IDEA Series: The “Knowledge Bomb” Highlights Clinically Relevant Research

By |Oct 24, 2016|Categories: IDEA series|1 Comment

The Problem Residents continually face the challenge of keeping up to date with relevant medical literature in the midst of the rigors of completing medical residency. In addition, application of new medical knowledge obtained from reviewing recent research can be challenging and is a difficult skill to teach. Residency provides a unique experience for individual learners based on each learner’s personal interests, interactions with other learners and faculty, and patient encounters. Often, residents achieve their best research and article discovery when prompted by specific patient encounters. A forum for individual residents to share knowledge gained from research prompted by these encounters [...]

52 Articles in 52 Weeks (2nd edition, 2016)

By |Oct 19, 2016|Categories: Emergency Medicine, Medical Education|2 Comments

Maintaining lifelong learning is challenging, especially when trying to keep up with all of the journal publications in emergency medicine (EM). In 2013, we published a compilation of 52 journal articles, which interns could read over a 52-week period, at an average pace of 1 journal article per week. In the list below, we present an updated compilation for the “52 Articles in 52 Weeks” initiative. […]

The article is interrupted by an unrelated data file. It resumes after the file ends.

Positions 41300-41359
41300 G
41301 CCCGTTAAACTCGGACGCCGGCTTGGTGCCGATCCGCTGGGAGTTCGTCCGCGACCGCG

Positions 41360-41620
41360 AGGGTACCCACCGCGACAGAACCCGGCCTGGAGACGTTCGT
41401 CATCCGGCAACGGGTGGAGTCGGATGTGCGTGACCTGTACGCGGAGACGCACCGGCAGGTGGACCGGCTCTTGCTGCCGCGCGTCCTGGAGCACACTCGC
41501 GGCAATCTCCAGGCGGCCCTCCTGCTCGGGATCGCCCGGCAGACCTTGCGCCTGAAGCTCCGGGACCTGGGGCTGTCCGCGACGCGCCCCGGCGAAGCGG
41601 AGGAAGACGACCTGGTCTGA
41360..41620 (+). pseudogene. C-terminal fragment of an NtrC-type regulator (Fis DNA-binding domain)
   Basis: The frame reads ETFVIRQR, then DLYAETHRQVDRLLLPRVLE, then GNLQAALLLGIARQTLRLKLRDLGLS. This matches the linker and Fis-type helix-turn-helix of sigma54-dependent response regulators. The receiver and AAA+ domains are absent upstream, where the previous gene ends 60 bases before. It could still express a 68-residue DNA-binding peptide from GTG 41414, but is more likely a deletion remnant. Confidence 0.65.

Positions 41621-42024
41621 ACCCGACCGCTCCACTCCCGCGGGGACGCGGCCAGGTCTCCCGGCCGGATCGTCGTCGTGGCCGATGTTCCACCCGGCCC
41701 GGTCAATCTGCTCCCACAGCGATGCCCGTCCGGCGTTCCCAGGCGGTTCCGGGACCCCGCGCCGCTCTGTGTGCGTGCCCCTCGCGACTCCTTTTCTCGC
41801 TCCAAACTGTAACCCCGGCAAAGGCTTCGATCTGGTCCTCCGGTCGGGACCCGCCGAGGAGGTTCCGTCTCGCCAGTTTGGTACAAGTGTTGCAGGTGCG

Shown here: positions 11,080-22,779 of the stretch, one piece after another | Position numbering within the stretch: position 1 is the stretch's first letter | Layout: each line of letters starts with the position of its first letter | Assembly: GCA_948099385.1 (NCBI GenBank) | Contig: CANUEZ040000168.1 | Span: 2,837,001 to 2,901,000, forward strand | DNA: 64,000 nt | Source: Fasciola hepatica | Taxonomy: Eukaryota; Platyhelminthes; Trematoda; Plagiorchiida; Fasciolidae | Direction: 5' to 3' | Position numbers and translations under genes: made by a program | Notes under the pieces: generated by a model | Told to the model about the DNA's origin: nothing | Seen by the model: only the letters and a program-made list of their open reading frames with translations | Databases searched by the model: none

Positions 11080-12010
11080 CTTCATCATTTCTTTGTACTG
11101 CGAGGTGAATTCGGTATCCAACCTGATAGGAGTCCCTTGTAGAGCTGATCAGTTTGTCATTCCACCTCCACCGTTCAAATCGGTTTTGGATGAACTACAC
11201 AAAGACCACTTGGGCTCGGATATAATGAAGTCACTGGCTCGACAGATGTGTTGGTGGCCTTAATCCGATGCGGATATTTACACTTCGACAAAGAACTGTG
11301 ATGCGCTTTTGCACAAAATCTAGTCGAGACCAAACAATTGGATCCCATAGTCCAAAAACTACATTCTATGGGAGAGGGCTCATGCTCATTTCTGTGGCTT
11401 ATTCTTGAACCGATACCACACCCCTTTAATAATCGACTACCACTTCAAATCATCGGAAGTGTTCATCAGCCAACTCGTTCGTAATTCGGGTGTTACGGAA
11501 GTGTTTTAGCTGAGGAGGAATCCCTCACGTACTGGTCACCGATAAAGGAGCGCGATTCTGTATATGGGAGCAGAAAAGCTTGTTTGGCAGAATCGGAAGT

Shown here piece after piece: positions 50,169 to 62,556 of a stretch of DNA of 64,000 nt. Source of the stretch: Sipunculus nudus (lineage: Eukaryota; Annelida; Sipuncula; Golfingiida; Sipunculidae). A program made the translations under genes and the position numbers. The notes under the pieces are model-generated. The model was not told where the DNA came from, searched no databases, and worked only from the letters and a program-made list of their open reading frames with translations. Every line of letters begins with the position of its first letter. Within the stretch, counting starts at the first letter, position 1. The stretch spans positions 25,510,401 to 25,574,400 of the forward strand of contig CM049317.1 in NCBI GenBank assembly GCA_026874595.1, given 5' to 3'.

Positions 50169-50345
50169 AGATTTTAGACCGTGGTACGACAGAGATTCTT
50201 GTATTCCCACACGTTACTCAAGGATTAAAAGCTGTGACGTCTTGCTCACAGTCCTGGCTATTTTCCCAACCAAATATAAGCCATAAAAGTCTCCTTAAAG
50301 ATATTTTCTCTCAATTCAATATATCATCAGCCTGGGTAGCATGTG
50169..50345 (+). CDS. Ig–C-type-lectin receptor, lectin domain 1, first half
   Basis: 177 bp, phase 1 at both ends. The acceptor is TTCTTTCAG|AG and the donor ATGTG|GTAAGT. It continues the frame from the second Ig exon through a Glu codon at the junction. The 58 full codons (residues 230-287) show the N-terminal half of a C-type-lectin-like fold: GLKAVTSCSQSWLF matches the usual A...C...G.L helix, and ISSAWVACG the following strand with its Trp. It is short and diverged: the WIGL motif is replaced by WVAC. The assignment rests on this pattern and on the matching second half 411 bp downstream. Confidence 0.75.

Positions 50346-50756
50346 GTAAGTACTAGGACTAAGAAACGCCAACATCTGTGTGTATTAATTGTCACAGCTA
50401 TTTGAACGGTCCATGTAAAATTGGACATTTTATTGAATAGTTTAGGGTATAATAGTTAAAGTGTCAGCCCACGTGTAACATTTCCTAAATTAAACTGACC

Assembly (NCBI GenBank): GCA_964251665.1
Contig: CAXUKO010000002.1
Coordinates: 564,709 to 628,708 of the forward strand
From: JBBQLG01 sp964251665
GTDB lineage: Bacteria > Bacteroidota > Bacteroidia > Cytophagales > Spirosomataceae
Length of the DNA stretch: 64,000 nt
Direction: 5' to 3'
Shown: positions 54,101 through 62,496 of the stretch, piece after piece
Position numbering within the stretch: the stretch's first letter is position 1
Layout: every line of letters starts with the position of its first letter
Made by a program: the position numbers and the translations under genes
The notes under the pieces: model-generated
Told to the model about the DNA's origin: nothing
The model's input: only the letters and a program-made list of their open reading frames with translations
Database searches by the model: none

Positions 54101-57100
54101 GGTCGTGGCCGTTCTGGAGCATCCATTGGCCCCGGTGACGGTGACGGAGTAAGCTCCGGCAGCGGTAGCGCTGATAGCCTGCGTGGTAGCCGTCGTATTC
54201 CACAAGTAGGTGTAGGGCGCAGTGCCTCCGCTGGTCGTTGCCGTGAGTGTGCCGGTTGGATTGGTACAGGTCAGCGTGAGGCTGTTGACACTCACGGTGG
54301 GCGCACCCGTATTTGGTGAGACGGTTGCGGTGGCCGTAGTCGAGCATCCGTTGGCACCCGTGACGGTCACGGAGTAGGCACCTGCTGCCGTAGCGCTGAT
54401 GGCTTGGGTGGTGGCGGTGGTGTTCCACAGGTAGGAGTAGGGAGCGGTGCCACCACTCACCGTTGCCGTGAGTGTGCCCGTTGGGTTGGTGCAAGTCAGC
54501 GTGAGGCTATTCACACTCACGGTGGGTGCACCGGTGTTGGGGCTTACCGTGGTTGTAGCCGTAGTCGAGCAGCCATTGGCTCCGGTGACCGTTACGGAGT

ALiEM Book Club: On The Move

By |Oct 16, 2016|Categories: Book Club|0 Comments

“I am a storyteller, for better and for worse. I suspect that a feeling for stories, for narrative, is a universal human disposition, going with our powers of language, consciousness of self, and autobiographical memory.” —Oliver Sacks, On the Move Oliver Sacks has been many things in his life—physician, writer, researcher, drug addict, power lifter, motorcycle lover. He writes about all of these experiences as they have arced across the course of his much varied life in his memoir, On the Move [Amazon]. In this colorful autobiography, Sacks bobs and weaves through his own life, at times focusing in on [...]

Introducing CME for ALiEM via FOAMbase

By |Oct 15, 2016|Categories: CME, Medical Education, Social Media & Tech|0 Comments